Friends of the Ledges is a volunteer organization dedicated to the stewardship of climbing areas and preserving the tradition of climbing in the eastern White Mountains of New Hampshire and Maine. Friends of the Ledges is not a governing body. The organization does not endeavor to make rules about climbing, establish ethics, or enforce ethics; rather we seek to actively uphold the long-held tradition of self-governance within the climbing community. This is the Live Free or Die state after all. The goal of this Tread Lightly campaign is to convene public conversations about climbing practices that have clear ties to stewardship and preservation, and to help spread the word to new and visiting climbers about community norms and values.
Please provide your comments about this statement here: https://tinyurl.com/treadlightlyfeedback2021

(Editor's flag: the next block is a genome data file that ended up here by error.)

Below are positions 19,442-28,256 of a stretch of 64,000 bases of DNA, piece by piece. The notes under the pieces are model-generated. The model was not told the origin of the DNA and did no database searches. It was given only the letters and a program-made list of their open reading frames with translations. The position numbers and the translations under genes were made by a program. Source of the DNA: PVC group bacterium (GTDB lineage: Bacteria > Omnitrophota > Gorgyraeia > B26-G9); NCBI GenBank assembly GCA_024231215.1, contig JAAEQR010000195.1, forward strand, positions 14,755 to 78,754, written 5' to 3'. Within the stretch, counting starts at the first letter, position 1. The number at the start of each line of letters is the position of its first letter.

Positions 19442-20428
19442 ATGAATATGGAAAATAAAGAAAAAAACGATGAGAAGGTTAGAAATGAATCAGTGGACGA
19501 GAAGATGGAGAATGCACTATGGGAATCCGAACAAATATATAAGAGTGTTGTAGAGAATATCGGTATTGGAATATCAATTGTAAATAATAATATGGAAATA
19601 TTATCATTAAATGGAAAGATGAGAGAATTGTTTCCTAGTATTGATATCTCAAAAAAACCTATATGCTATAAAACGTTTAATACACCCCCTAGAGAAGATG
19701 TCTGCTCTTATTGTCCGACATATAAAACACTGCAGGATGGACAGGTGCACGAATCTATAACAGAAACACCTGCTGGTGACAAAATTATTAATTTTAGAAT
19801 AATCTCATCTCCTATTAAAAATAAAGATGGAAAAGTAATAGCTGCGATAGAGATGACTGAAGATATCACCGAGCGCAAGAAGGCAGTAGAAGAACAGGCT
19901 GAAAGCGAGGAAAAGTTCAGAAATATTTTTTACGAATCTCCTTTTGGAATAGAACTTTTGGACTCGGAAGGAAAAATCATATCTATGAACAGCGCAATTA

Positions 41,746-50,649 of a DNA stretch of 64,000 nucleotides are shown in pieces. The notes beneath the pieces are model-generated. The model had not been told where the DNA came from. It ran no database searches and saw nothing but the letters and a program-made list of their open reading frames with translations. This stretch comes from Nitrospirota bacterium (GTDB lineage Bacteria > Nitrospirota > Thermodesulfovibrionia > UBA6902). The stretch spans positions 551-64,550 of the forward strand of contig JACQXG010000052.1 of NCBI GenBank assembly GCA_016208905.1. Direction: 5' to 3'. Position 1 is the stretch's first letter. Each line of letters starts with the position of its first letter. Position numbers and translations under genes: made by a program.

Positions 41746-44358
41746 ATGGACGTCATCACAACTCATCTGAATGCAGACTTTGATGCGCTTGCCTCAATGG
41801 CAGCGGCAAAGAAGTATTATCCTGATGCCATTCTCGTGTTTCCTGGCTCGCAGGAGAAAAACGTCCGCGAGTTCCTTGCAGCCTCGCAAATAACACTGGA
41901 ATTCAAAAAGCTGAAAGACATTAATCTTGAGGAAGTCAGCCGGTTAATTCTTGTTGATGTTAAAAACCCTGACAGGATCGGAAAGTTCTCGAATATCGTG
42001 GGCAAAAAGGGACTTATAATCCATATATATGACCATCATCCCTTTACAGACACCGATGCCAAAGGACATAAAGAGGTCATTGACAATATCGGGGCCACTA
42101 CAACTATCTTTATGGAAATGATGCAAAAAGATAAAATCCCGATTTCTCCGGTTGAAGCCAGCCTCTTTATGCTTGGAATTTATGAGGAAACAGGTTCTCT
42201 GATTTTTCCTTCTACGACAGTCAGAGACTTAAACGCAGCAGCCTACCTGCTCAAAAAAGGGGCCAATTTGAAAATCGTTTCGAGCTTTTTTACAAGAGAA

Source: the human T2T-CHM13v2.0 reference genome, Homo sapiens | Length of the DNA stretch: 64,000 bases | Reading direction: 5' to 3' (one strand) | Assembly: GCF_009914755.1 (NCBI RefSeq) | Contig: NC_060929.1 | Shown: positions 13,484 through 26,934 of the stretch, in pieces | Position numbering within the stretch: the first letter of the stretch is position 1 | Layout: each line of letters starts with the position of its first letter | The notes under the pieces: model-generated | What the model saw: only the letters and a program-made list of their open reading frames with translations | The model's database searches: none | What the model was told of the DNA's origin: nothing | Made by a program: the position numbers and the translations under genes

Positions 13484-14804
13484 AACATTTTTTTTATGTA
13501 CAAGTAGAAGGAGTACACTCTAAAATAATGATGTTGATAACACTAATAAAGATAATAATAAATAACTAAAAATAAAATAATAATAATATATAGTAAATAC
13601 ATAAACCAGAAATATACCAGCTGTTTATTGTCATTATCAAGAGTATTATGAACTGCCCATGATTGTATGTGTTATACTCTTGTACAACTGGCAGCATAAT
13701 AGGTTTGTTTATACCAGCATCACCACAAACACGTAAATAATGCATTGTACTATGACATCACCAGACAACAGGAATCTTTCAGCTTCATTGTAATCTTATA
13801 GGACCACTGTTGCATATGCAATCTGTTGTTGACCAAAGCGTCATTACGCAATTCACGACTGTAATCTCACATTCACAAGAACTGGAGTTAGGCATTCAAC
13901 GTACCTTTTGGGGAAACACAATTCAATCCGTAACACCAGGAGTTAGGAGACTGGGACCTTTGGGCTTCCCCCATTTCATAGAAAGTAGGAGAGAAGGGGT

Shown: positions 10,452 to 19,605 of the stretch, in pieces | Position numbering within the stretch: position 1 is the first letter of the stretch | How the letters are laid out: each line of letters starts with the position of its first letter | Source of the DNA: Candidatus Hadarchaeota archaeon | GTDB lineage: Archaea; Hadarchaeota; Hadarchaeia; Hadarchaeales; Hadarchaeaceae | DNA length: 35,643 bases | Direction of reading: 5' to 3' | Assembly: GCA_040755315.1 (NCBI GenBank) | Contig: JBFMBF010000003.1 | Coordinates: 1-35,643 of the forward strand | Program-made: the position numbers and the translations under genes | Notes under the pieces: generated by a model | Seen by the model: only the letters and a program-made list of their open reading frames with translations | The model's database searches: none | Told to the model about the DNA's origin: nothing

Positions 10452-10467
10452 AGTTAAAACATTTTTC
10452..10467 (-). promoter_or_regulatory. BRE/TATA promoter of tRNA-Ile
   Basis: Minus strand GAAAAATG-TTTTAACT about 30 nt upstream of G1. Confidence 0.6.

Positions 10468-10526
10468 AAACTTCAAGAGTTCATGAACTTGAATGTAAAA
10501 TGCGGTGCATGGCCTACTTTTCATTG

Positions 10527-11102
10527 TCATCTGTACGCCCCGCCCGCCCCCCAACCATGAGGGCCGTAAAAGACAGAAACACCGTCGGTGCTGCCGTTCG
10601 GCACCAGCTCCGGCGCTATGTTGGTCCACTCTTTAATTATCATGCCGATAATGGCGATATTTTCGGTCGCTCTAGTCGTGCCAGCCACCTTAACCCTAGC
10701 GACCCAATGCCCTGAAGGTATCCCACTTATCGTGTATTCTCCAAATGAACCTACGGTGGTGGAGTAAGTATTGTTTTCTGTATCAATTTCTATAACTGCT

- Cathedral and Whitehorse are priority areas for climbing preservation. Please exercise an extra level of care when approaching winter climbing opportunities at these cliffs. All of the climbing spots in this region are unique and important, but protection of these two iconic crags is of utmost importance to the community at large.
- Existing rock climbs need to be protected from rock damage. Crampons and ice tools should not be used on established rock routes unless there is enough ice to protect the rock from scratching, grinding, and other damage. Similarly, spectres, terriers, hammered hexentrics, and new pitons should also not be used on existing rock climbs.